Last week’s article, Job Of A Change Manager, delved into the roles and responsibilities and attributes of a great change manager. We highlighted that the focus of change management is to mobilise people towards delivering results and outcomes. Finally, we provided a sample job description that can be tweaked based on the seniority of the role holder and scope of responsibilities.
If an organisation does not have a permanent position responsible for change but works with a consultant, the mentioned responsibilities can be incorporated into their work responsibilities. The change management consultant would likely assume the role of mentor and coach, help mediate and resolve conflicts, support change communication design, and delivery or provide training to educate employees on topics related to the ongoing or impending change. The consultant may also provide advise to the change teams or leadership teams on change assessments, strategies, and plans.
This week we explore the current trends on the placement of change management roles in the organisation. In 2018 Prosci© best practices in change management research, the most common location for change management was the Project Management Office (PMO) followed by Human Resources, and within business units or business operations. Other locations included Information Technology, Corporate Shared Services, Organisational Development, or as an Independent office.
East Africa trend
The trends in East Africa are like the reported global trends. We have observed that many private sector organisations host the change management role in the human resources department. This placement is premised on the knowledge that human resource is responsible for managing people and change management is charged with ensuring people affected by change are adequately equipped, supported, and managed through the change.
According to the 2018 Prosci© best practice in change management research, it came to light that human resources is not the preferred source of communication during the change process. Interestingly those impacted by change want to hear from the business leader or executive, or their line manager or immediate supervisor. Therefore, if the change management role is placed in human resources, the change manager needs to ensure that communication about the change is channeled through the business executives and line managers.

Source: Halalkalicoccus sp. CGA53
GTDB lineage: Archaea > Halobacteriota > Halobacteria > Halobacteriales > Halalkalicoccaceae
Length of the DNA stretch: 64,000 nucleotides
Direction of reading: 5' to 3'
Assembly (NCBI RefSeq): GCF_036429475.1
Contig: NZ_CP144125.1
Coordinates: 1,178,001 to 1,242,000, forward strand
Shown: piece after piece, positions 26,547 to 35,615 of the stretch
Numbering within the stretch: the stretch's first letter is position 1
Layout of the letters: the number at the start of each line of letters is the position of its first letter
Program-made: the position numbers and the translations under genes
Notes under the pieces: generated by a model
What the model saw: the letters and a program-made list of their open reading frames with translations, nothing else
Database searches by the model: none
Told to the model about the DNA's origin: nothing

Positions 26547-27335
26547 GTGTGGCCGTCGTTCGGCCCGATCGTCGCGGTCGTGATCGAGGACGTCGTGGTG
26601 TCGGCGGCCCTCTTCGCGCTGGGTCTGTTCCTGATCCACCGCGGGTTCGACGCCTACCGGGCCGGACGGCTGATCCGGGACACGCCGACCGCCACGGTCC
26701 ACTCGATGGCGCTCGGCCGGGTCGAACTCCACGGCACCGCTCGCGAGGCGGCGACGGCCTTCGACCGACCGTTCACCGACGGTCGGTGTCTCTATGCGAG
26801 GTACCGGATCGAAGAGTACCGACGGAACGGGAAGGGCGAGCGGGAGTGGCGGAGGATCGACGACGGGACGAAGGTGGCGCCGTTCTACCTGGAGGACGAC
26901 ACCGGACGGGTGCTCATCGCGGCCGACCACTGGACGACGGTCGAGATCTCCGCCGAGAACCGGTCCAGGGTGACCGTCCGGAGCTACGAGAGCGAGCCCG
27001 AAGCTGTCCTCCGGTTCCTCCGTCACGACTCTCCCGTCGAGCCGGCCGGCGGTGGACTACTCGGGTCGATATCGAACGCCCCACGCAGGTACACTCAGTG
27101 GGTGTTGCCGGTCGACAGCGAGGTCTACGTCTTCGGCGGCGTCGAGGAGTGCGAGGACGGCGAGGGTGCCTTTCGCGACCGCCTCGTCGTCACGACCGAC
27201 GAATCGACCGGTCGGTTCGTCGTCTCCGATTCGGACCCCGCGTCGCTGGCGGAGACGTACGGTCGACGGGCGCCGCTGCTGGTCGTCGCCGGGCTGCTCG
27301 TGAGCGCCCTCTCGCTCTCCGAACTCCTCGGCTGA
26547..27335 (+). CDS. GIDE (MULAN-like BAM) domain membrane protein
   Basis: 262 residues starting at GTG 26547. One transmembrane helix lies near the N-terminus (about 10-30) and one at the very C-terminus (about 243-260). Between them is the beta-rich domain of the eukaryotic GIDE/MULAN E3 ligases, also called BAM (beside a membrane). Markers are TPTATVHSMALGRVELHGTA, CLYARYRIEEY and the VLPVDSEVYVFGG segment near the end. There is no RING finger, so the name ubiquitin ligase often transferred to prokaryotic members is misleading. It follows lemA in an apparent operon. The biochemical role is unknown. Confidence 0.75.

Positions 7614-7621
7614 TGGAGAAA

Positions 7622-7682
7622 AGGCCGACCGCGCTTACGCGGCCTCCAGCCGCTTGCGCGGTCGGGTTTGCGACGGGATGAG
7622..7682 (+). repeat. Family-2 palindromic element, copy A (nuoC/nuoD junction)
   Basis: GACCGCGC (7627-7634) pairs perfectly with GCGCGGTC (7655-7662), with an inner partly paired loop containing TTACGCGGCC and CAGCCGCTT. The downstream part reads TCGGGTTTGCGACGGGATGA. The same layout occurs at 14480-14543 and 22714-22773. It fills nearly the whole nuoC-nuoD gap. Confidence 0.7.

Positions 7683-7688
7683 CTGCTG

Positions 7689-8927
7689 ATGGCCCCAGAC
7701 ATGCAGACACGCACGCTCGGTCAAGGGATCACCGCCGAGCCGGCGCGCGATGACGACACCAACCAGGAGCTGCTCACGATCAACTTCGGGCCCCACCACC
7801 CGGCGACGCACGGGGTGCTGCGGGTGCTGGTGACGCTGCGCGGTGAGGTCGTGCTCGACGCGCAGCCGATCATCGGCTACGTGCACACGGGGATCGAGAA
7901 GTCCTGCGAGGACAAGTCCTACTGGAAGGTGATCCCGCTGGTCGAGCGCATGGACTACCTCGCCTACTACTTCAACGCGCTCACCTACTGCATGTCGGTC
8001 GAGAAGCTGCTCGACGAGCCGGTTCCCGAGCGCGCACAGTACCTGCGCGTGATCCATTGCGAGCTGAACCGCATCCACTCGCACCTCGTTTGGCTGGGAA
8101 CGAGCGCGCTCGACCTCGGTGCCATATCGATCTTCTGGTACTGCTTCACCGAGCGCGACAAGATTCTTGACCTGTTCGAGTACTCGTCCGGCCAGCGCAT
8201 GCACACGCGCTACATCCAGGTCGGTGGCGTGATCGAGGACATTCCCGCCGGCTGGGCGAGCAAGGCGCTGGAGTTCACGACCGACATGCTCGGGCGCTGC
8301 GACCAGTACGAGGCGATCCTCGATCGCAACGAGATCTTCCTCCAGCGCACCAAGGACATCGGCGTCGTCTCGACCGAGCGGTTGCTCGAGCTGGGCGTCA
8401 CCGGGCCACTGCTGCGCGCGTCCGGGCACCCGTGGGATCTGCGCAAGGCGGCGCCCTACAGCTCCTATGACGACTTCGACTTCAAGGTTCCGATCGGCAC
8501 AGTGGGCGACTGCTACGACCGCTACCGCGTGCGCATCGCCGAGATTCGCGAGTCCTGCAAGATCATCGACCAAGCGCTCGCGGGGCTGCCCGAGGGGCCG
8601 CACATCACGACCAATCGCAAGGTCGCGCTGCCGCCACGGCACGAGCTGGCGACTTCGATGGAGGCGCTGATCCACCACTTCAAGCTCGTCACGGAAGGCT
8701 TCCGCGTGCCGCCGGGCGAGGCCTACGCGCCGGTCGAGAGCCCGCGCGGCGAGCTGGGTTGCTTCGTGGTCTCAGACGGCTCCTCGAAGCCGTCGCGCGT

Also Read: The Role of HR In Managing Change
A second trend in the private sector is placing the change management role in the strategy department reporting to the CEO’s office. The supporting perspective is the recognition that strategic changes require significant shifts by staff to deliver business outcomes. Since the strategy department executes strategy and change management plays a pivotal role in value creation, it is therefore critical to settle it at a strategic level. The change manager may be called on to support strategy analysis, planning, and reporting as well as develop change management strategies and plans to mobilise people towards the intended business results.
The final trend in the East African private sector is the devolution of change management to business units. This is anchored on the thought that each unit must own the change process and deliver the results through its people.
In sharp contrast, the public and not for profit sectors sit change management as an independent unit charged with the delivery of various changes, monitoring and tracking benefits and reporting results to senior executives and occasionally to the Board of Directors.
Change management offices (CMO’s)
Leading organisations are shifting from a project to project application of change management to institutionalised change management processes, capabilities, and competencies as a competitive differentiator and organisational culture driver. This is called Enterprise Change Management which is the intentional deployment of change management across the organisation. Participants in the 2018 Prosci© best practice in change management research echoed this view and reported that they expect to see more organisations centralise the change management function into a Change Management Office (CMO) in the next five years. This office will be responsible for leading, managing, and coordinating changes in the organisation.
It is likely that this trend will be more widespread in East Africa in less than five years. Some organisations are already opting to create CMO’s to manage change implementation, oversee planning and prioritisation to minimise change saturation among the people, deploy change management resources to specific initiatives, track progress, results, and value delivery as well as coach leaders and teams. We anticipate that it will be very interesting to watch the changes and facilitate the growth of the same.
Written By Nyawera Kibuka
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Cedar Africa Group is Prosci’s primary partner in Kenya, Uganda, Tanzania and Rwanda.